Article and photos by Laurance Yap

Originally published January 20, 2004

From the Vault: 2004 Volkswagen GTI 20th Anniversary Edition First Drive volkswagen first drives

From the Vault: 2004 Volkswagen GTI 20th Anniversary Edition First Drive volkswagen first drives

From the Vault: 2004 Volkswagen GTI 20th Anniversary Edition First Drive volkswagen first drives From the Vault: 2004 Volkswagen GTI 20th Anniversary Edition First Drive volkswagen first drives

From the Vault: 2004 Volkswagen GTI 20th Anniversary Edition First Drive volkswagen first drives

From the Vault: 2004 Volkswagen GTI 20th Anniversary Edition First Drive volkswagen first drives
Click image to enlarge

There’s nobody in this world that’s better at playing the platform-proliferation game than Volkswagen. If you don’t believe me, consider that the underpinnings of this $34,150 Golf GTI Anniversary edition also form the basis for the VW Jetta (Bora in Europe) sedan and wagon, five-door Golf, and New Beetle coupe and cabriolet; Seat Leon and Cordoba; Skoda Octavia (hatchback and wagon); as well as the Audi A3 (three- and five-door) and TT. That’s thirteen different body styles even before you start to count different engines, transmissions, and drive systems. It’s remarkable not only because of how widely the VW group has disseminated the platform, but also because each of those cars manages to have its own identity, defined by unique styling, interiors, and driving characteristics.

Indeed, within the GTI family the models offered vary from smooth, composed luxury liner (think a VR6 model with leather, automatic, and soft-riding 16-inch all-season tires) through pretty sporty (170 horsepower 1.8T with a manual, grippy cloth buckets, and the bargain sports suspension option) right through to this anniversary edition, which with its 180 horsepower four cylinder, 18-inch tires, extra-low, extra-stiff suspension and full body kit, is the most extreme option of them all.

On visual evidence alone, it would be easy to think that most extreme also means most desirable. Aside from a different front airdam (two pieces with six air intakes instead of one plastic chunk punched three times) and one rear pipe instead of two, the 20th anniversary GTI is a dead ringer for the ultimate Golf, the Europe-only V6-powered, all-wheel-drive R32. It has the same gorgeous multi-spoke 18-inch alloys and the same extended side sills and chunky rear bumper. It has brake calipers painted bright red, suspension that’s been lowered so much the wheels rub when they’re on full lock, and a cheeky set of retro red badges featuring a rabbit motif, an homage to the Rabbit which originally launched the GTI name in North America. Sport compact drivers – especially those of them behind the wheels of other VWs – swivel their heads and take notice (and they marvel that you can get Pirelli snow tires in an 18-inch size).

The story’s much the same inside. The standard GTI’s excellent buckets have been binned in favour of extra-aggressive cloth Recaros with red piping and a ribbed texture – they’re so wide there’s no more room for a centre armrest. Real aluminum trim drapes over the dash and door trim panels. A full complement of power options comes standard, as should be the case at this price: the windows both have an auto up/down function and the sunroof has an intuitive knob to set the size of its opening. The steering wheel, a special three-spoke design in perforated leather, tilts and telescopes, giving a perfect view of the aluminum-accented gauge cluster; the shifter is a classic metal golf-ball shape, and it stirs a six-speed gearbox with light, accurate throws. The crowning touch is a single-CD Monsoon sound system loud enough to blow the car’s doors off but with enough accuracy that you can hear the smallest instruments at moderate volumes.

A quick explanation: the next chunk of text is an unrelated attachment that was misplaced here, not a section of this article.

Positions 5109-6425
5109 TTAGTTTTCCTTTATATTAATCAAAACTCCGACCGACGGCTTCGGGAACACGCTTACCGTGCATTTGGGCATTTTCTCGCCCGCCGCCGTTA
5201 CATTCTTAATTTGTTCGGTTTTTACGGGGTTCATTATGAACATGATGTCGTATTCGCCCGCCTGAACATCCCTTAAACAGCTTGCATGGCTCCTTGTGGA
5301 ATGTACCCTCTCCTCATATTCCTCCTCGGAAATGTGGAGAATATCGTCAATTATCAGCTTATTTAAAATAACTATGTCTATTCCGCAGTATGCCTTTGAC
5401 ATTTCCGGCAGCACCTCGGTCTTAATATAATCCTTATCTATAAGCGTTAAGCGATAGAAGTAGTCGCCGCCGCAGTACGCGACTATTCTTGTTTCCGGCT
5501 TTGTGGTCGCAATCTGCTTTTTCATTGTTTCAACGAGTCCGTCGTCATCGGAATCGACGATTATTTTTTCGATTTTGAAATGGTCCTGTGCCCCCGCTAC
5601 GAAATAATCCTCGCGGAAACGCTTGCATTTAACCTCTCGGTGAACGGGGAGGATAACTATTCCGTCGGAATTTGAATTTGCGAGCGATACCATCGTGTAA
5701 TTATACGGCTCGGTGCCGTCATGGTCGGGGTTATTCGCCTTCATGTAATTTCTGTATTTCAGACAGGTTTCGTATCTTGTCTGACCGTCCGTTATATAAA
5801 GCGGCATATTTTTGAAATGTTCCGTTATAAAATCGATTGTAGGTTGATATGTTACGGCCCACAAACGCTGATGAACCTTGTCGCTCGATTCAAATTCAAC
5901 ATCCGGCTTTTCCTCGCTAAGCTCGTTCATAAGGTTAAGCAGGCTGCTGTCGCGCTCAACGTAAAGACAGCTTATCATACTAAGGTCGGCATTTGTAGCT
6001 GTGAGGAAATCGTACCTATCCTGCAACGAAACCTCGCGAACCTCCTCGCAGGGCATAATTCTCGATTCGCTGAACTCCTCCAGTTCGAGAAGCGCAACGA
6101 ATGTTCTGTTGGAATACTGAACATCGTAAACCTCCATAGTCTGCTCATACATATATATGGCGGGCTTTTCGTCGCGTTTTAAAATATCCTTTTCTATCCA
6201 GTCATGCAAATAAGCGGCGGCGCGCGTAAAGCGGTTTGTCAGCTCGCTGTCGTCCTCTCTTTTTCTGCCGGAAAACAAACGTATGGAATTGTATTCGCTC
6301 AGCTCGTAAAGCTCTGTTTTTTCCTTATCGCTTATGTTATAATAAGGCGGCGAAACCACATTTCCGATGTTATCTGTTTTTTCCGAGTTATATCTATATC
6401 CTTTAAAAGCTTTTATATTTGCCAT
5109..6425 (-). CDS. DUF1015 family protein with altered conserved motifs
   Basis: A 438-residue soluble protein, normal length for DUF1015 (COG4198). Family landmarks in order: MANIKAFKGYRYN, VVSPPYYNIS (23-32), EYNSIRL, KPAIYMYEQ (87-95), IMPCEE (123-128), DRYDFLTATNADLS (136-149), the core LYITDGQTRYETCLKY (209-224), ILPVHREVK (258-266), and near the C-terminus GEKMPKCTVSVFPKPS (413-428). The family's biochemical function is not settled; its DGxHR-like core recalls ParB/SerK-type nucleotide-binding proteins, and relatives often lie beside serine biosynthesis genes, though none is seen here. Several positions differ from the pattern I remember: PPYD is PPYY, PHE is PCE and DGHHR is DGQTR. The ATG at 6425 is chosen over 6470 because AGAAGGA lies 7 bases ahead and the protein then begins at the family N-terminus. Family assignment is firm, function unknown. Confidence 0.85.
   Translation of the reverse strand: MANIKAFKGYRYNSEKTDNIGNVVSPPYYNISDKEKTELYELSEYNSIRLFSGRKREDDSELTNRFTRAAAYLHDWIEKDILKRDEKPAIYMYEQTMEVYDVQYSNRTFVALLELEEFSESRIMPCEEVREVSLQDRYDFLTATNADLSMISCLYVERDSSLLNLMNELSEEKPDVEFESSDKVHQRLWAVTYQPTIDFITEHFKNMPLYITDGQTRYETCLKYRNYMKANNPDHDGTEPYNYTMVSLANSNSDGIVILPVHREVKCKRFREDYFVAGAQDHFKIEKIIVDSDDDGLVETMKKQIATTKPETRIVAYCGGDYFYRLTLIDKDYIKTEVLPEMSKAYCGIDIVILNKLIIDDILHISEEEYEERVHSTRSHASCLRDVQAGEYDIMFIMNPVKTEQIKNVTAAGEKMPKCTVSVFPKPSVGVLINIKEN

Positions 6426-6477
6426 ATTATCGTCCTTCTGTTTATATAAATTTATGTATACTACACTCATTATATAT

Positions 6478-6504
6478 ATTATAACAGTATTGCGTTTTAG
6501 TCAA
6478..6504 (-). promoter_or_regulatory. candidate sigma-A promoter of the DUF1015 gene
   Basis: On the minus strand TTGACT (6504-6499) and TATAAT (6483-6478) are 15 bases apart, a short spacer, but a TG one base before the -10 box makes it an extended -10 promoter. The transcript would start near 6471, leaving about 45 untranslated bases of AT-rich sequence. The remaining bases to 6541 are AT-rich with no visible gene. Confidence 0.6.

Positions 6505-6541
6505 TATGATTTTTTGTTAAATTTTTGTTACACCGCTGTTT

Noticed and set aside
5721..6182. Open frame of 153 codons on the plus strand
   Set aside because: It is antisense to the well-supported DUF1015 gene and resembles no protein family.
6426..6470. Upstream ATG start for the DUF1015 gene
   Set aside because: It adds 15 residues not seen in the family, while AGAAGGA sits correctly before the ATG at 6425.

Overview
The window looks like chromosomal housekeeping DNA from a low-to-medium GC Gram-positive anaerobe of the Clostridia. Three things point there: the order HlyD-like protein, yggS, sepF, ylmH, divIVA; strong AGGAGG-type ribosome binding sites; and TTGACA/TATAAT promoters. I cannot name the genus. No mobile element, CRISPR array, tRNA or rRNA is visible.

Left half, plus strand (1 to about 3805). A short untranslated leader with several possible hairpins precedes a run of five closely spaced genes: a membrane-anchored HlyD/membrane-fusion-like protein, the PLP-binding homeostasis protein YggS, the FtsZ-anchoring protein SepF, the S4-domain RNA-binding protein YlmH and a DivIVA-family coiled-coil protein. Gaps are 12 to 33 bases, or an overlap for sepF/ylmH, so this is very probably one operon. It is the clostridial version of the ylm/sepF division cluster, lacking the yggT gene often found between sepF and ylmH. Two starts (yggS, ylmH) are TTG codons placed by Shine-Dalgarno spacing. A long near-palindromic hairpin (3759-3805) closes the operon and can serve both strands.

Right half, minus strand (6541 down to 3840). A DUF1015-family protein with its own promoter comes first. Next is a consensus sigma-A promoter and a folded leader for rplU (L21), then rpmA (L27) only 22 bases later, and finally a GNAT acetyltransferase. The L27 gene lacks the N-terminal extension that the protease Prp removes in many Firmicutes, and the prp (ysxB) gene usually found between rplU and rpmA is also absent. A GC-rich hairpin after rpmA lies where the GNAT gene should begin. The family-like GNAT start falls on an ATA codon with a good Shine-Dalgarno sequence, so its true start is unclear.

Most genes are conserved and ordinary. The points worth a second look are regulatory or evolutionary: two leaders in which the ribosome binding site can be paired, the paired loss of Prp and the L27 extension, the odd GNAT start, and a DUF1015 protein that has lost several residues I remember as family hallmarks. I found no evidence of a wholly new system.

As we have come to expect from VW these days, the interior quality is stunning. At 34 grand, this Golf may be darn expensive, but to its credit it still feels more expensive than that, with beautifully-matched finishes and tight panel gaps everywhere – except the new, narrower rear centre console which is rendered in hard, shiny plastic that doesn’t match the rest of the interior. However, at 6000 km, my tester had a couple of noticeable squeaks and rattles, and the right edge of the driver’s seat seemed noticeably lower than the left edge, making it feel like I was always leaning toward my passengers. Odd, but something I have noticed in other cars fitted with aftermarket-style seats.

Were I in the market for a car tomorrow, this GTI would definitely be on my shopping list. I’m smitten by its chunky good looks and its attractive interior, and while the driving experience has a couple of faults, so do all of its competitors. It’s also a practical car, with decent space for two if not three in the back and, under the hatch, a massive cargo area that can be expanded by flipping and folding the seats. Whether I’d be willing to shell out $34,150 is another matter entirely, especially as turbo Golfs can be had for several thousands of dollars less, some of them with the practicality of four side doors. Maybe the answer is to pick up one of those and build my perfect GTI piecemeal – some tasty alloys here, some Recaro buckets there, a turbo upgrade in a couple of months when the standard engine starts to seem slow…and, of course, some cheeky little rabbit logos to top it all off.

Connect with Autos.ca